At a sold-out Ardmore Music Hall Saturday night, the spirit of P-Funk was alive and well as George Clinton & Parliament Funkadelic kept a packed house moving for a nearly three-hour set that didn't come to a close until nearly 1 a.m.
Songs blended into each other amid the calculated jam-session feel that the band has always had. A stomping, rousing opener joined crowd and stage, with the repeated stirring intonation by Clinton - backed at this point by five vocalists - to "Hold My Hand," turning the room into a congregation. While the dance-party vibe duly matched Parliament's mission of transcendence through the music-aided shedding of inhibitions, Parliament Funkadelic's place in the pantheon of rock music was on full display as well.
As much as there was the filter pedal-inspired enjambment of bass and guitar chords with cymbal work from the drummer and organ sounds from the keyboard - as well as trumpet and saxophone rounding out thumping, rolling drums - for the funk sound that's an indelible part of the American music soundscape, some of the best moments came about when guitarists Ricky Rouse and DeWayne "BlackByrd" McKnight, longtime Parliament Funkadelic members and clear musical legends, built a wall of sound while coming together on tracks, as opposed to the guitar solos that came in about three-quarters through several songs.
On "Maggot Brain", McKnight stepped into the spotlight to outdo Carlos Santana, while Rouse supported with contemplative rising and descending notes that recalled "Stairway to Heaven" before beautiful, timeless piano came into the background to make the moment even more spacy and surreal.
That was after backup singers Patavian Lewis and Tonysha Nelson, a.k.a. Kandy Apple Redd, took to the forefront to deliver a soulful rendition of the Bootsy Collins song "Vanish in Our Sleep." Besides the stunning range and chemistry on display between the two vocalists - Clinton's granddaughters - the lyrics, "If I could take you away . . . If we could fly away to another space and time," were a nice setup to the transcendent experience that is "Maggot Brain," where George's terse vocals were as timeless and powerful as ever.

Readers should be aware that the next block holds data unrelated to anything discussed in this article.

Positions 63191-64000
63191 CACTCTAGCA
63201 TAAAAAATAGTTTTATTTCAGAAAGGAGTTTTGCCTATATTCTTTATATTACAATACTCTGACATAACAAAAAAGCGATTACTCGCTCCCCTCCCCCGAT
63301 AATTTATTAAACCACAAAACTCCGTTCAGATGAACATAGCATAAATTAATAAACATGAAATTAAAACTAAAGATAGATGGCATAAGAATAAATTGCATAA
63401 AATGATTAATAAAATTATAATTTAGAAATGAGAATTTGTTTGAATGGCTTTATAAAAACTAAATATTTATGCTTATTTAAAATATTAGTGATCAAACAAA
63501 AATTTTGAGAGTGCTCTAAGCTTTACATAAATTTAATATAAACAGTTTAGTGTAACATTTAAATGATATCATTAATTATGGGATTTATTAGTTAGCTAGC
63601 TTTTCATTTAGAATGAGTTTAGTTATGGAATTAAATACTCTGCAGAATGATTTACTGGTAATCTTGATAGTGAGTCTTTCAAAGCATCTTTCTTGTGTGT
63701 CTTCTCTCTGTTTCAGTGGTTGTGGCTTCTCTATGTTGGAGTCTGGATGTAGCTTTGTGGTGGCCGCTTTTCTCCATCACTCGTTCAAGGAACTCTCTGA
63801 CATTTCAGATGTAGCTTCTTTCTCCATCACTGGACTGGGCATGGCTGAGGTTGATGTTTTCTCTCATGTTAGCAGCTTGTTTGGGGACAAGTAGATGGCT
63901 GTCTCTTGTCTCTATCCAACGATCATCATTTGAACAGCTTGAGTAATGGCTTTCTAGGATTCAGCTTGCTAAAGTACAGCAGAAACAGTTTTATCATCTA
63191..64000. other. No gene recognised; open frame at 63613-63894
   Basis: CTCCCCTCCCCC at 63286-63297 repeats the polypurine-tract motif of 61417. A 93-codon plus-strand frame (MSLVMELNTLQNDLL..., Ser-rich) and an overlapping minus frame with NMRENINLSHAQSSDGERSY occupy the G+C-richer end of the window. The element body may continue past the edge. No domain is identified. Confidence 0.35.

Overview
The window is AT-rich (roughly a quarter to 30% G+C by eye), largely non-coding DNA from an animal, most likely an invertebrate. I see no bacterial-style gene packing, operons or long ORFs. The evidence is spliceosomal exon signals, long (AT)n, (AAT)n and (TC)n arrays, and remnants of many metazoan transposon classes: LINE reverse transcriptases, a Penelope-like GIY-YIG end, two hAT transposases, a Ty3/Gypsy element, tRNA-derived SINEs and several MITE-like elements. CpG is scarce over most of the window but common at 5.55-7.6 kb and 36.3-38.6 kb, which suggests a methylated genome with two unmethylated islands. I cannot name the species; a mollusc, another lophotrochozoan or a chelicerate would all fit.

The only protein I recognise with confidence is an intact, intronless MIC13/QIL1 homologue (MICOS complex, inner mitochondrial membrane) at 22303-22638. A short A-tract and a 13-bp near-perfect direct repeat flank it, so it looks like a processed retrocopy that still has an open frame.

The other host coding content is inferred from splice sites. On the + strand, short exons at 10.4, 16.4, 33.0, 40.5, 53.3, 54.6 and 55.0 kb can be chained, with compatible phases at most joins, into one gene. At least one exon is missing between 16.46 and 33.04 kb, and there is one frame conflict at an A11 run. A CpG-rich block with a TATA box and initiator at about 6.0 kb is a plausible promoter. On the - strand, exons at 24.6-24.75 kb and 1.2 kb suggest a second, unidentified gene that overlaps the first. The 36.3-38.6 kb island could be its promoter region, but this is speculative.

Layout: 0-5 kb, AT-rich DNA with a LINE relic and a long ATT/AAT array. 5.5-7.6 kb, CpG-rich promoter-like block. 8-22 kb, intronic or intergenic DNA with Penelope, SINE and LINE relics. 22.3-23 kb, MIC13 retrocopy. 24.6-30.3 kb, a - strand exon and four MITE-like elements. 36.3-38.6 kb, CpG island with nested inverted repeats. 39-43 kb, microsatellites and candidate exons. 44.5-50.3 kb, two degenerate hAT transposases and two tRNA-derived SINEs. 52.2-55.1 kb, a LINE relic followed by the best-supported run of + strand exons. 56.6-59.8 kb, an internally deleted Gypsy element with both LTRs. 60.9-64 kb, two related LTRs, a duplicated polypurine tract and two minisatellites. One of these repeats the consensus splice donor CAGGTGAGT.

As the for the next generation in P-Funk, backup singer Brandi Scott also had her chance to shine with a sultry track, "Meow Meow," where her strong stage presence overcame the fact that her vocals weren't high enough at the start - a problem with the sound that had affected earlier songs and that was thankfully corrected. And of course, there was Garrett Shider, son of the late Garry Shider, who held his own with both McKnight and Clinton on guitar and vocals respectively.
Amid all this, Clinton was of course the spiritual ringleader, a warm patriarch rousing us every time he poured his soul into the microphone but happy to let both longtime and new bandmates step into the limelight - but that's what Parliament Funkadelic has always been about. It's a family. And nowhere was that more evident than in the vibrant takes on classics "One Nation Under a Groove" and "Undisco Kidd".